The Ties That Bind

Culture and compromise. Saima Bhat takes a closer look at the predicament of non-Kashmiri women who marry into Kashmiri families.

Rajeshwari, 30, has been known as Tabish since 2006 when she married Bilal Ahmad, a Kashmiri Muslim. Tabish has an MBA from London’s top school—but today she is a homemaker, trying hard to adjust to Kashmiri culture.

Tabish his originally from Kolkata. She and Bilal were pursuing their Bachelors’ degree in a Bangalore college when they met for the first time. Tabish was studying Journalism and Bilal, Business Administration. They were conscious of their religious restrictions, and so decided to separate for the sake of their families. Tabish says, “After completing my graduation, I went for further studies to London so that I could come out of my past. But destiny had something else stored for me. Bilal started contacting me again and so our relationship started again.”

After coming back from London, Tabish decided to go against her family’s wishes and marry Bilal. She came to Kashmir with the hope that her family would forgive her once she is married, as she is her parent’s only daughter. Tabish converted to Islam and married Bilal according to Islamic Sharia on the same day of her conversion. She is now a mother of two, a girl and a baby boy.

Now a practising Muslim, Tabish says she has become so immersed in Kashmiri culture, that she sometimes forgets she was an outsider. But there are times when she feels her life could have been better, had she settled somewhere in India. She says, “I never imagined my destiny would lead me to such a naturally beautiful place that is unfortunately in so many disputes. Youngsters don’t have an opportunity to prove themselves, and neither do I. I have my Masters’ degree from London, but I am still sitting at home, since there are no good opportunities here, and my husband doesn’t want me to work for just 5000 or 8000 bucks.”

Tabish has learned Kashmiri from her in-laws and has learned cooking Kashmiri cuisine. Hameeda Begum, her mother-in-law, says with a giggle, “Tabish loves to attend marriages, but she makes sure all the four people sitting on a traami are from our family only because she says that way we can eat half of the dishes on the traami and half could be packed for home.”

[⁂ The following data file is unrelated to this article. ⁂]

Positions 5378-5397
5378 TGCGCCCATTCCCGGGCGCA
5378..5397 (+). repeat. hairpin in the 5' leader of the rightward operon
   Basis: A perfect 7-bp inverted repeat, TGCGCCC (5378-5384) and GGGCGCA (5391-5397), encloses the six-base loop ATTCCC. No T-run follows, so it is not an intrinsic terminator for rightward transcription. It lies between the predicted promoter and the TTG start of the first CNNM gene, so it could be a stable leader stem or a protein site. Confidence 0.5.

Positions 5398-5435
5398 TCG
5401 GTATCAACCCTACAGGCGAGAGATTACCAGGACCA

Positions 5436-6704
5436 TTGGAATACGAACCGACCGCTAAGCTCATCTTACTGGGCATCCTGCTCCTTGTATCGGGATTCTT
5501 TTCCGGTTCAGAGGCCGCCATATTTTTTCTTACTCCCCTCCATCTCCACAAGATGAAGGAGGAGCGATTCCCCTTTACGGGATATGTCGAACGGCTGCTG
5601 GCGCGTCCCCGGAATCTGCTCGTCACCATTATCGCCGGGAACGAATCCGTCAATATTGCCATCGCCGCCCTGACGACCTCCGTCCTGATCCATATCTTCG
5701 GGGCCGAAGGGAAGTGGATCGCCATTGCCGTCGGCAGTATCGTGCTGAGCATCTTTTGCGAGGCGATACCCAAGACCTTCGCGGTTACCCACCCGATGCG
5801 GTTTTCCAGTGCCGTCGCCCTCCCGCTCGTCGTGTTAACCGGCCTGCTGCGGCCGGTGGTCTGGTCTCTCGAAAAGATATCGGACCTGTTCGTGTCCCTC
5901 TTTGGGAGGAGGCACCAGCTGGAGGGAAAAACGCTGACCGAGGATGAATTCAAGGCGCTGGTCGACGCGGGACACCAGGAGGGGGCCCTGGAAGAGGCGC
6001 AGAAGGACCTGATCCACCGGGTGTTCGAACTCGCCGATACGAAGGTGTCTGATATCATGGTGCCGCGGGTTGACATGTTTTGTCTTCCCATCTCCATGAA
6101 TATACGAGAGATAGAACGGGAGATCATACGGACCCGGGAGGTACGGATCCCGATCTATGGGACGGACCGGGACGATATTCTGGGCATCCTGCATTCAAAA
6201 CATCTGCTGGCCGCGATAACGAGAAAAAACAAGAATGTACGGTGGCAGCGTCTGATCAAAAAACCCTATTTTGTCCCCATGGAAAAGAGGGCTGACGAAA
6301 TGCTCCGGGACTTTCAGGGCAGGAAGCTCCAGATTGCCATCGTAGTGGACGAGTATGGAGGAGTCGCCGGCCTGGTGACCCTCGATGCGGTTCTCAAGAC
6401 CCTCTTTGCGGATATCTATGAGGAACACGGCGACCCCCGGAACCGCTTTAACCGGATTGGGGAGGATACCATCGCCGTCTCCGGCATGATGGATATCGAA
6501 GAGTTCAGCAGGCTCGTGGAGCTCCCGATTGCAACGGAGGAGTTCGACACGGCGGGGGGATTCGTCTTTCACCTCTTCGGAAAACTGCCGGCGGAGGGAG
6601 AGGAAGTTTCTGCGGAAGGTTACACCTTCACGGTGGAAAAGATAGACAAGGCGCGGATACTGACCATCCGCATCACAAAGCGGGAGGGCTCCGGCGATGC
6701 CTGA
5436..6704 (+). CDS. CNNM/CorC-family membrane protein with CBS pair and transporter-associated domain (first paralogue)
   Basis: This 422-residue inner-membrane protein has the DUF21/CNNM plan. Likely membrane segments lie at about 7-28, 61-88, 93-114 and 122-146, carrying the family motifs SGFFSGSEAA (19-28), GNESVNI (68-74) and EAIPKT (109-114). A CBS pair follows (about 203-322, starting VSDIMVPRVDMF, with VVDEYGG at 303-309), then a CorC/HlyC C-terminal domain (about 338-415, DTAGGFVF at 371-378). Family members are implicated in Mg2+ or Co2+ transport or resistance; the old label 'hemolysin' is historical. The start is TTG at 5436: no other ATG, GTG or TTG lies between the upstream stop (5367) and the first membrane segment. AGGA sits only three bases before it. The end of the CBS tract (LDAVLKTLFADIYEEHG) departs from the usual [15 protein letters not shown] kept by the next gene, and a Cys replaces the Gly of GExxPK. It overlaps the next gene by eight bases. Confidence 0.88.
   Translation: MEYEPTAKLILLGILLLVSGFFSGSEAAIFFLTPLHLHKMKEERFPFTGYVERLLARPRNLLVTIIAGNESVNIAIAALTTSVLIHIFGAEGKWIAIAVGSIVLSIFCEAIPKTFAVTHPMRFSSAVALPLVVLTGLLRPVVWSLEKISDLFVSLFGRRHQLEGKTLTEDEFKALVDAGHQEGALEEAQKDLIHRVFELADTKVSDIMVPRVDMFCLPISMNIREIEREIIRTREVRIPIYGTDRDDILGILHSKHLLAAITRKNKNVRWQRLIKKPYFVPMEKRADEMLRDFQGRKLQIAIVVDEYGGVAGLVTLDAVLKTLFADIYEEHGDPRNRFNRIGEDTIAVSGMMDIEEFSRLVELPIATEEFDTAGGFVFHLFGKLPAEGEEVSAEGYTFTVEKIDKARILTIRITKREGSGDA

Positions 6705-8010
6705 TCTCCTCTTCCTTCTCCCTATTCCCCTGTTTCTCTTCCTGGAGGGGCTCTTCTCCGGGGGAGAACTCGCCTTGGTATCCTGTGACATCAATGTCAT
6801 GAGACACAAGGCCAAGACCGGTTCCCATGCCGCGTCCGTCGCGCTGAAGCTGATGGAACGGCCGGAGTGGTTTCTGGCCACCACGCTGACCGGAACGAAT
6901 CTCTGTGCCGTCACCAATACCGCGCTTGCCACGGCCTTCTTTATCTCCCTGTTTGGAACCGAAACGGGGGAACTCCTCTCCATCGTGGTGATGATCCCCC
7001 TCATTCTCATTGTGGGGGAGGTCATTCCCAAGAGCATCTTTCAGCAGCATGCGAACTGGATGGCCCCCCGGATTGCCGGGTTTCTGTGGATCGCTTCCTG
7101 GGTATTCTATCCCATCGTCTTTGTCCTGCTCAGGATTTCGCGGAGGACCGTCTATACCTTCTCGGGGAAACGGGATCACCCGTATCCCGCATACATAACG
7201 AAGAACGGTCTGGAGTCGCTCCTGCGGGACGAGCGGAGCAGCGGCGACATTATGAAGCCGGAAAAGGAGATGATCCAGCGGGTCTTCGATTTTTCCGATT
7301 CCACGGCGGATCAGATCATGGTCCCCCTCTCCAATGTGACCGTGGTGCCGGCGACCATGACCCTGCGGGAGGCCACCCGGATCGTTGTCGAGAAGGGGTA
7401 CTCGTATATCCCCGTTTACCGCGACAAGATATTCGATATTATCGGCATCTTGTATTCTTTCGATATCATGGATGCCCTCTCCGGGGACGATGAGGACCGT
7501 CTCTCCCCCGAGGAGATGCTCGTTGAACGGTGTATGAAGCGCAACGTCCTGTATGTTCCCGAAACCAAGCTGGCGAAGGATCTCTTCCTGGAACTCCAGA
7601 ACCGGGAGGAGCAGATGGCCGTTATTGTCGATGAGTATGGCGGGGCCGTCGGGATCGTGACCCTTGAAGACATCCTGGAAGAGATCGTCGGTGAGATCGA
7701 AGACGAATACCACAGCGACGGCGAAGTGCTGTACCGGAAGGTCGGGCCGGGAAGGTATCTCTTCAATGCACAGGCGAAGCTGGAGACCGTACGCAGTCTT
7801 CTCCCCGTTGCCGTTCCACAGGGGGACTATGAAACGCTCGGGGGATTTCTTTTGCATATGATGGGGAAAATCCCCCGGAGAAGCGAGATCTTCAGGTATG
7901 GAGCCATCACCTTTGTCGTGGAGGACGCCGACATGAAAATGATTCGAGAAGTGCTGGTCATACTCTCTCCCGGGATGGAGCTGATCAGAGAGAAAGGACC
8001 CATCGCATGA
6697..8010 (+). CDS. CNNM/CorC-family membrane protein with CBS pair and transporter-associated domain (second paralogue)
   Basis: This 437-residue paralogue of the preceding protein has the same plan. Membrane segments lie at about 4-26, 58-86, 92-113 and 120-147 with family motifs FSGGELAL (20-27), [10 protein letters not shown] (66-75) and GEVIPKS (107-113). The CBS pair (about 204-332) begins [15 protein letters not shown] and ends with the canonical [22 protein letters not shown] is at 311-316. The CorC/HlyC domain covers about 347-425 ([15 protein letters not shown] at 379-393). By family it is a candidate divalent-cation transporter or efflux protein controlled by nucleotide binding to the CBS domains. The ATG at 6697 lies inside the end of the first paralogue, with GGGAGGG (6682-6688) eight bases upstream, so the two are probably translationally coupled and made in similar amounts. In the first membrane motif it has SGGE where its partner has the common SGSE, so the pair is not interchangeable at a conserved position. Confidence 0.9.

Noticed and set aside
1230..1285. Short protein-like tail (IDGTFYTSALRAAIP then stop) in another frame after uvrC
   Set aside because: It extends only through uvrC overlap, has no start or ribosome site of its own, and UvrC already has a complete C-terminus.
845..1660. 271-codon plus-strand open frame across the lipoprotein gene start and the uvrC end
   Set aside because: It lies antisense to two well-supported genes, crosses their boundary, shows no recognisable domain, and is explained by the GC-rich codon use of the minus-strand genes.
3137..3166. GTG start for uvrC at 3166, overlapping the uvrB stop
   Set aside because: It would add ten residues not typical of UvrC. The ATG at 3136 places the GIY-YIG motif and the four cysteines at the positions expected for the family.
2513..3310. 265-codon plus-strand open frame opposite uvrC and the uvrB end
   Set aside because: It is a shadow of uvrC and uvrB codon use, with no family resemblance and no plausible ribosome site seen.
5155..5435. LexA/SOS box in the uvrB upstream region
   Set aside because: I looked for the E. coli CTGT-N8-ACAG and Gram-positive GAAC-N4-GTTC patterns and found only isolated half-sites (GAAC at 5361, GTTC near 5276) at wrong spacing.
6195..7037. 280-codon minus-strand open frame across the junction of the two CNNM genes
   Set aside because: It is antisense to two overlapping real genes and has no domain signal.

Hameeda had given her consent for marriage because Bilal is her only son among five daughters, and she didn’t want to lose him. She says, “If our daughter-in-law is making compromises to adjust in our family, so are we. I have five daughters and she is now the sixth. I never ask her for any work, if she is in the mood, she will work, and if not, then no one can ask her to. I am sure, had we been any other Kashmiri family, she would have returned a long time ago”. She adds, “I have given her a lot of flexibility. If there would have been any Kashmiri girl instead of her then things would have been different”.

Tabish visits her family in Kolkata every year for four or five months, but till today, her parents have never been to Kashmir to see where their daughter lives. She says, “It hurts a lot when somebody asks me about my parents and I have nothing to say about them. They are now ok with my marriage, but I still feel some stiffness in our relation.”Tabish says she is living a happy married life, but also says she has to make reconciliations from time to time. Sacrificing her career and leaving her (living) status has been the biggest one.

There are some non-Kashmiri women who married Kashmiri men and never returned to see their families. Nazia (name changed), 40, married Farooq Ahmad in 1995. Nazia is from a lower middle-class family of Bangalore. Farooq was in Bangalore for his studies where he used to stay with Nazia’s family as a paying guest. They fell in love and decided to get married. Farooq’s family didn’t have any objection as Nazia was a Muslim. Nazia and Farooq now have three children.

Nazia had an inferiority complex after coming to Kashmir, as her in-laws were in a better position than what her family was in Bangalore.